New York Giants general manager Dave Gettleman enters a pivotal offseason both for the team’s sake and his own. While free agency will be important, how Gettleman approaches the 2020 NFL Draft will shape the Giants’ future.
The Giants can proudly boast that they have a franchise quarterback and running back, but that’s about all this team has in its favor. Much of that reflects on Gettleman’s decisions. Simply put, New York’s general manager needs to draft better to keep his job.
The skinny: While the Giants are happy to have an All-Pro talent in Barkley, it wasn’t worth the No. 2 overall pick. Gettleman received overwhelming criticism for the selection, given the talent he passed on, with critics proving to be right.
New York could have traded down from the No. 2 pick, taking advantage of a deep quarterback class with multiple teams seeking to move up for Sam Darnold or Josh Allen. Instead, Gettleman overvalued the running back position and passed on outstanding talent at more valuable positions.
- 1.04 – Denzel Ward, CB, Cleveland Browns – The 22-year-old cornerback made the Pro Bowl in his first season and continues to make steady progress. He’s got all the tools to be a shutdown corner. Coincidentally, this is now one of the team’s biggest needs.
- 1.05 – Bradley Chubb, EDGE, Denver Broncos – He racked up 12 sacks in his rookie season and was on pace for another strong year before tearing his ACL. Chubb would have been New York’s top pass rusher on a unit that desperately needs one.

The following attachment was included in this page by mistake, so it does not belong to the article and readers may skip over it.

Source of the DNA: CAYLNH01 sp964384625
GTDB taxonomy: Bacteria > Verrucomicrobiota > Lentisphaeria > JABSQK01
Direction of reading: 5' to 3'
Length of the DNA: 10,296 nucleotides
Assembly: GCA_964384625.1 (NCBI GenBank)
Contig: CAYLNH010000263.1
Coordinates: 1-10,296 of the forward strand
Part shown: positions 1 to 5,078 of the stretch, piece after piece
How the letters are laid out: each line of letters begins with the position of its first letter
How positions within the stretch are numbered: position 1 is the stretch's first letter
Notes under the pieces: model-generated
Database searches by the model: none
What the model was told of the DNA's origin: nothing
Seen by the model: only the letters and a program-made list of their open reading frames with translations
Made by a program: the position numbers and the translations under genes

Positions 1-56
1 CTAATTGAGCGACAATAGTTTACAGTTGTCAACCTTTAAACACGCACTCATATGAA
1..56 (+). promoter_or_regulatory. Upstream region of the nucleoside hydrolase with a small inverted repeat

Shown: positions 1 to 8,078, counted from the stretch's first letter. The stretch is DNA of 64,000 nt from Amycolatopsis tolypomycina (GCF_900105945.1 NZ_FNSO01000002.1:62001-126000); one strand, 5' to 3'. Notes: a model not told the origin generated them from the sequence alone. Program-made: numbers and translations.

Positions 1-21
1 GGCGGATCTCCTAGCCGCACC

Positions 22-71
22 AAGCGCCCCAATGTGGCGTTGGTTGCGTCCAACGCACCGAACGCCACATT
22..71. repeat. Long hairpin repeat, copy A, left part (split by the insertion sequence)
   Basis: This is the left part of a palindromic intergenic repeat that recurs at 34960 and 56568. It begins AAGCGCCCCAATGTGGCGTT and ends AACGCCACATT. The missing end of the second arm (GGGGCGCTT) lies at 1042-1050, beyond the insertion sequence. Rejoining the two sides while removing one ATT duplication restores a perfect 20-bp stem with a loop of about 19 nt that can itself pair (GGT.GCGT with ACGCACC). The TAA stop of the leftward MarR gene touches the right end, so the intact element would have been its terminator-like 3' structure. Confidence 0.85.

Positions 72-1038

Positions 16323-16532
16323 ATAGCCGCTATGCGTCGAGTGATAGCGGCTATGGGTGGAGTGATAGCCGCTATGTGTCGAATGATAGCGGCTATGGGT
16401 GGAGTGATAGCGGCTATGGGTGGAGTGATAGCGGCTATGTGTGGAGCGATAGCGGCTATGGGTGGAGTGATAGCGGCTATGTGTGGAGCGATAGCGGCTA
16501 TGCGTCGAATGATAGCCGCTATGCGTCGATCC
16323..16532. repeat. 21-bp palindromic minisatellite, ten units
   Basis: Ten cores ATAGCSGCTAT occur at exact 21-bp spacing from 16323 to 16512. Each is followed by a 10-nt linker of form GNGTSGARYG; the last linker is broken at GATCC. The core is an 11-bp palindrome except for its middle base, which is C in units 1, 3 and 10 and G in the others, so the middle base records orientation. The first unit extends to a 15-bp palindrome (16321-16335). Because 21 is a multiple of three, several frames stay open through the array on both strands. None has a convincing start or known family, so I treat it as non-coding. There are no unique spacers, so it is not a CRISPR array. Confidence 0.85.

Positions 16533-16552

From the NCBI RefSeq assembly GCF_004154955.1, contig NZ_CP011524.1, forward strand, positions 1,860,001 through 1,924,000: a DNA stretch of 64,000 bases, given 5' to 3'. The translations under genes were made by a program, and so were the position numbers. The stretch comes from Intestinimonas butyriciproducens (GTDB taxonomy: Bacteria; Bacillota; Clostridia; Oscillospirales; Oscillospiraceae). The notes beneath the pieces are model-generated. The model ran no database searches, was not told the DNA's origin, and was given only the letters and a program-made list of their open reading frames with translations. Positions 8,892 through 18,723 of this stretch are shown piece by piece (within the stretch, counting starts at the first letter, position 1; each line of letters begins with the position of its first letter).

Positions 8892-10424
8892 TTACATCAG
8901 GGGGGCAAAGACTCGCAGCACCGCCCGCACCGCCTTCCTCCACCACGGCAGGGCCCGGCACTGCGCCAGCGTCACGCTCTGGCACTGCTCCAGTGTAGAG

- 1.05 – Quenton Nelson, OG, Indianapolis Colts – Nelson is one of the best offensive linemen in the NFL and he’ll likely be an All-Pro guard for the next decade.
- 1.11 – Minkah Fitzpatrick, S, Pittsburgh Steelers – A first-team All-Pro this past season, Pittsburgh’s star safety is simply a playmaker. As you might expect, safety is now one of this team’s greatest needs.
- 1.16 – Tremaine Edmunds, LB, Buffalo Bills – The 21-year-old linebacker is younger than some of the top 2020 NFL Draft prospects. Meanwhile, Edmunds made the Pro Bowl roster in 2019 and is quickly becoming an impact defender.
- 1.17 – Derwin James, S, Los Angeles Chargers – Even after missing a majority of the 2018 season, many still regard James as one of the league’s best defensive backs. He’ll likely be an All-Pro, which he accomplished as a rookie, for years to come.
Gettleman easily could have drafted a player like Nick Chubb or Kerryon Johnson in the second round. He also made mistakes with his third-round picks (Lorenzo Carter and B.J. Hill).
Ownership gave Gettleman another offseason to work his magic and he ended up with three first-round picks. While the Daniel Jones’ selection drew criticism, it should work out for the Giants. The same can’t be said for cornerback Deandre Baker, the No. 30 overall selection, who represented burnt toast each time he took the field.
After winning nine total games over the past two seasons, ownership put Gettleman on notice towards the end of the 2019 season. While his job was ultimately saved, Gettleman needs to nail this draft and provide hope for the Giants’ future to avoid striking out.
Dominating the Draft: Gettleman and the Giants simply need to knock the 2020 NFL Draft out of the park. Fortunately, there’s an excellent opportunity to make up for the mistakes of the past thanks to another loaded draft class at quarterback.